Ask the Experts – Sangeeta Venkatesan – Executive Chairman, Fairvine Super

By Courtney Mathew

15 Apr 2020

With over 25 years’ experience in the banking sector, Sangeeta Venkatesan has a wealth of knowledge across a range of areas and disciplines in the finance sectorAcross her varied roles in the banking, finance and stockbroking sectors, she’s encountered many clients who have gone through significant life changes such as divorce or the loss of a partner which have had drastic financial repercussions. This highlighted the issues many women face in relation to their money and superannuation, and the financial literacy gap that many women face. 

Sangeeta notes that Superannuation can be confusing for many Australians: it is an opaque sector with little engagement with members and a lack of education and innovation Around 30% of Australians don’t know their super balance or how their money is invested, and three quarters of Australians don’t open their mail from their superfund. 

Sangeeta shared some stark facts about women and super with us 

There are a few factors that contribute to this: the non-linear career of many women, pausing their career for family reasons, not satisfying the minimum working requirements to pay super, employers not paying super monthly which cumulatively  result in lower super balances for women. 

With this in mind, the aim of Fairvine Super was to create a superannuation option that addresses these challenges and helps educate and empower its membersSome of the technical innovations introduced by FairVine include: 

Superannuation and COVID-19

The Australian Government has recently announced superannuation concessions that enable eligible individuals to access some of their retirement savings now. The question is whether or not that’s a good idea in the current environment. 

Super is intrinsically linked to equity market performance and with the dramatic drop to the market most super balances would be impacted negatively  meaning what you will get if you withdraw today would be less than if you withdrew last year when the market was stronger. While the market, and your super balance will likely recover over time, there is no certain time frame for this.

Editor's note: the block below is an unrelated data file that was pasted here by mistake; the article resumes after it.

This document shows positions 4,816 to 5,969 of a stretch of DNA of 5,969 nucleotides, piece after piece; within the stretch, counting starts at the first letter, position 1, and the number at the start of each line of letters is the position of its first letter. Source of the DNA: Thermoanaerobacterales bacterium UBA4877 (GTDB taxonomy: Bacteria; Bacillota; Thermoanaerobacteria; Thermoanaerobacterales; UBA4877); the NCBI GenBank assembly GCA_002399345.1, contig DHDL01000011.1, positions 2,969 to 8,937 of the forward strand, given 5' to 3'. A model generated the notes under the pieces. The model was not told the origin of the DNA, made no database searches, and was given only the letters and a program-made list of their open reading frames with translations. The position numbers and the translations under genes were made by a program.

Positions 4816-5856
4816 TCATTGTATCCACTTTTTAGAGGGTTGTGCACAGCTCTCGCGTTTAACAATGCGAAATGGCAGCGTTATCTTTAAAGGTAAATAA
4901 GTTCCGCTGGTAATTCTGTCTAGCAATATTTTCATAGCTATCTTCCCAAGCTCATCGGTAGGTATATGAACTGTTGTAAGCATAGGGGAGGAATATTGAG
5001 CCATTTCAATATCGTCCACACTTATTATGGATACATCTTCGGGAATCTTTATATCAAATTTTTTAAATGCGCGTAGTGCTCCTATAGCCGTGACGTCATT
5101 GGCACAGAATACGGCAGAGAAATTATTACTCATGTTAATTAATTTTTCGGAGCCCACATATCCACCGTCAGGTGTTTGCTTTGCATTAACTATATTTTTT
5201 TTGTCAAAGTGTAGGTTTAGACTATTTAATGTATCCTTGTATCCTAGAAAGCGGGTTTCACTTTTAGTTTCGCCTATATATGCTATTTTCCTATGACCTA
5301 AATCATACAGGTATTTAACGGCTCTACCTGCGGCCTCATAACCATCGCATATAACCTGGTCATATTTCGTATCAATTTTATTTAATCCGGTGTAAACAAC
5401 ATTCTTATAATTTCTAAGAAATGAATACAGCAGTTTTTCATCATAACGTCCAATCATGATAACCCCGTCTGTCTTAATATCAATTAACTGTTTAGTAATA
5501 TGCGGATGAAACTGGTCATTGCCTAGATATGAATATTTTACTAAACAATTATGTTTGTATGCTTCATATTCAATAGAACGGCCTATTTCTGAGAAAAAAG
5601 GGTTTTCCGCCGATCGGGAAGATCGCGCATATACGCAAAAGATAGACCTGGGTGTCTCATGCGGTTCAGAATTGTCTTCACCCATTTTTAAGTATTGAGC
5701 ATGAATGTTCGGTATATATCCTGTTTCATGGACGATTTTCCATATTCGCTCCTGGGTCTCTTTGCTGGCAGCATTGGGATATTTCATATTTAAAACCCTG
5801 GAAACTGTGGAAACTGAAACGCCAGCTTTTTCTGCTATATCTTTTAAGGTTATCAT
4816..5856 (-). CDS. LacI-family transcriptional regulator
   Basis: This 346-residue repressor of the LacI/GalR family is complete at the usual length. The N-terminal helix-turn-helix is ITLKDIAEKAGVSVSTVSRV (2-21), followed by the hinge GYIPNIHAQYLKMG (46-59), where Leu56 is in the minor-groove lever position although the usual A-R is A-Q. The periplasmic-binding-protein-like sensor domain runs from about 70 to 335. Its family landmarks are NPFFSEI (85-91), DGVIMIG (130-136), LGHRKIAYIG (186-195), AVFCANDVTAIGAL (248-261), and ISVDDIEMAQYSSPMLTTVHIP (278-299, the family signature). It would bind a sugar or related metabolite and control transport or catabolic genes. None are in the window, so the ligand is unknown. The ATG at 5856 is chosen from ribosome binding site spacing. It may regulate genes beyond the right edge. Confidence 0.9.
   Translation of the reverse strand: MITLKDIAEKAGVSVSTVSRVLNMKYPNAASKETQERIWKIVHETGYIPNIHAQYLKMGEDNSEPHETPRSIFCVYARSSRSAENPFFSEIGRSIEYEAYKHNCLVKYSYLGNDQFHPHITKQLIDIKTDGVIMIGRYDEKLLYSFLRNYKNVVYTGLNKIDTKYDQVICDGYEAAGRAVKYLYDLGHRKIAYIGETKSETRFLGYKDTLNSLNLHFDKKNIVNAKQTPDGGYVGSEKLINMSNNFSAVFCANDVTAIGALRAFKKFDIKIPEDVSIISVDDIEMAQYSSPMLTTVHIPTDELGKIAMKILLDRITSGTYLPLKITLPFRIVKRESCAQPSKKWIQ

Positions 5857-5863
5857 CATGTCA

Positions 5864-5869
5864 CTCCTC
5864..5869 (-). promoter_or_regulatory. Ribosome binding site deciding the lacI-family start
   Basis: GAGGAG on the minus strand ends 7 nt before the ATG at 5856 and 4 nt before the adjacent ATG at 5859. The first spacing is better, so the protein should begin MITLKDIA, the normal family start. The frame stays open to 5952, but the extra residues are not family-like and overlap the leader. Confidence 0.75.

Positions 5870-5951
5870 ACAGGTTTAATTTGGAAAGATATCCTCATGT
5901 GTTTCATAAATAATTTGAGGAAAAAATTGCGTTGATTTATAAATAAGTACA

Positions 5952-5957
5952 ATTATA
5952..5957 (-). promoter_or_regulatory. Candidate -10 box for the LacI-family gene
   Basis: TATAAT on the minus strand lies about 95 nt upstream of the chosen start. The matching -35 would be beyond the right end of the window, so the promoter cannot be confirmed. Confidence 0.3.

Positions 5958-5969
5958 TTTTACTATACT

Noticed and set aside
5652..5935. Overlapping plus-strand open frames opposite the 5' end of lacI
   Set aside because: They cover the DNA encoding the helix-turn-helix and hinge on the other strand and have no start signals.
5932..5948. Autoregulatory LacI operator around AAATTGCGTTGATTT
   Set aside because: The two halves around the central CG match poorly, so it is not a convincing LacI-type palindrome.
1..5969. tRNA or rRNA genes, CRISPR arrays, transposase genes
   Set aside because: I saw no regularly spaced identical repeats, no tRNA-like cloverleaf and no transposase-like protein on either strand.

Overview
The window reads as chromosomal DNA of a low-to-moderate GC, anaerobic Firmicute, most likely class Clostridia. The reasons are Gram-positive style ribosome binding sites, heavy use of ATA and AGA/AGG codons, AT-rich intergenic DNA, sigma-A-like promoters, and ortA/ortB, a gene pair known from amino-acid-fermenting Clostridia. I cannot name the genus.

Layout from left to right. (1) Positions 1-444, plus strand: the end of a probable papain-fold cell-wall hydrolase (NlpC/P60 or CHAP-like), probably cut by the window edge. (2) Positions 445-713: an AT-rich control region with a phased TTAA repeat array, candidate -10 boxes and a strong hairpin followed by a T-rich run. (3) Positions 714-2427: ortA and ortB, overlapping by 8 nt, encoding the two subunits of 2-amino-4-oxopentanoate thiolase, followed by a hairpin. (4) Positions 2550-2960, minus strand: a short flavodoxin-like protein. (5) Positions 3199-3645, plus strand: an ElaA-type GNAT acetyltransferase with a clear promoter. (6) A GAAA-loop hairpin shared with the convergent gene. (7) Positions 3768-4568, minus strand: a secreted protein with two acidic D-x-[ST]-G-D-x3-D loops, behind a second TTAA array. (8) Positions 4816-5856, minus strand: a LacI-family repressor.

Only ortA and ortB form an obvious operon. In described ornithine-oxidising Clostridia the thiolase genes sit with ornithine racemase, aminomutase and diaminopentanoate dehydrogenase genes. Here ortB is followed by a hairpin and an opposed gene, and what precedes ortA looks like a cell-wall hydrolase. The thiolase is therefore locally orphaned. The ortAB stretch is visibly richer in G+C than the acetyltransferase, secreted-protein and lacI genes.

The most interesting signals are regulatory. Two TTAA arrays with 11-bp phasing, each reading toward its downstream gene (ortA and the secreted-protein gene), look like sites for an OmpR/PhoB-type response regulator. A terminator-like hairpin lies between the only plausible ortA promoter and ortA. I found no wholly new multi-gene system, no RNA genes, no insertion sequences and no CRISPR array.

In response to this, FairVine have created a FairGo policy where members who lose their job because of the COVID-19 crisis will be rebated half of their fees until they start earning superannuation again (up until the end of 2020). And, if you become a new member of FairVine, you can enjoy the same fee reduction – even if you’ve already lost your job because of the COVID-19 crisis.  

Early withdrawal 

Recently the Government announced changes to super withdrawal to help those in dire financial situations due to the health crisis. There have been over 600,000 applications so far. 

What is available?   

$10,000 available in the financial year 2019-20, i.e. by June end. Then another $10,000 in the financial year 2020-21. 

To be eligible for early release, you must satisfy one or more of the following: 

When can you apply? 

The government has advised that you’ll be able to apply for an early release of your super from 20 April 2020. Remember, you apply via the ATO – you can’t apply through your super. 

So… should you withdraw early? 

It comes down to a number of factors which will depend on your financial circumstances, so speak to your financial advisor for specific advice.  

If you withdraw $20,000 now, assuming the equity market stabilizes, it could have an amplified impact of over half a million dollars in 35 years.  Thus if you are in the beginning or mid-career it would benefit you most in the long run to keep your super balance in your fund. 

Sangeeta recommends asking yourself these questions to inform your decision; 

  1. Where is your super? What fees are you being charged? 
  2. When do you plan to retire? 
  3. Is your super fund liquid? 
  4. What is your asset allocation strategy? Does your fund invest ethically? 

Whether you withdraw or not, Sangeeta recommends taking this crisis as an opportunity to sort out your superannuation, consolidate your super funds to reduce the amount of fees you pay and to find out how your money is invested and how this aligns with your values. 

Disclaimer 

Any advice provided is general in nature and does not take into consideration any personal objectives, financial situation or needs. WiBF is not a financial adviser. You should consider seeking independent legal, financial, taxation or other advice to check how this information relates to your unique circumstances. 

References 

Wealth Sentiment Survey – MLC (June 2016) 
The Australian, Multiple Superannuation Accounts cost 26bn a year (Oct, 2019) 
Engaged Strategy, Australians put faith in SMSFs rather than super funds (Dec, 2014) 
Australian Bureau of Statistics, 6523.0 – Household Income and Wealth, Australia, 2013-14
The Facts about women and super – Womeninsuper.com.au/contents/the-facts-about-women-and-super/gjumzs. 
Prodolin, R – “Women over 55 now the fastest gorwing homeless people in Australia” – AFR (2018). 
“A husband is not a retirement plan”  – Commonwealth of Australia Report (2016).
ABC News, More than 600,000 Australians apply for early release of superannuation under coronavirus assistance scheme (Apr, 2020)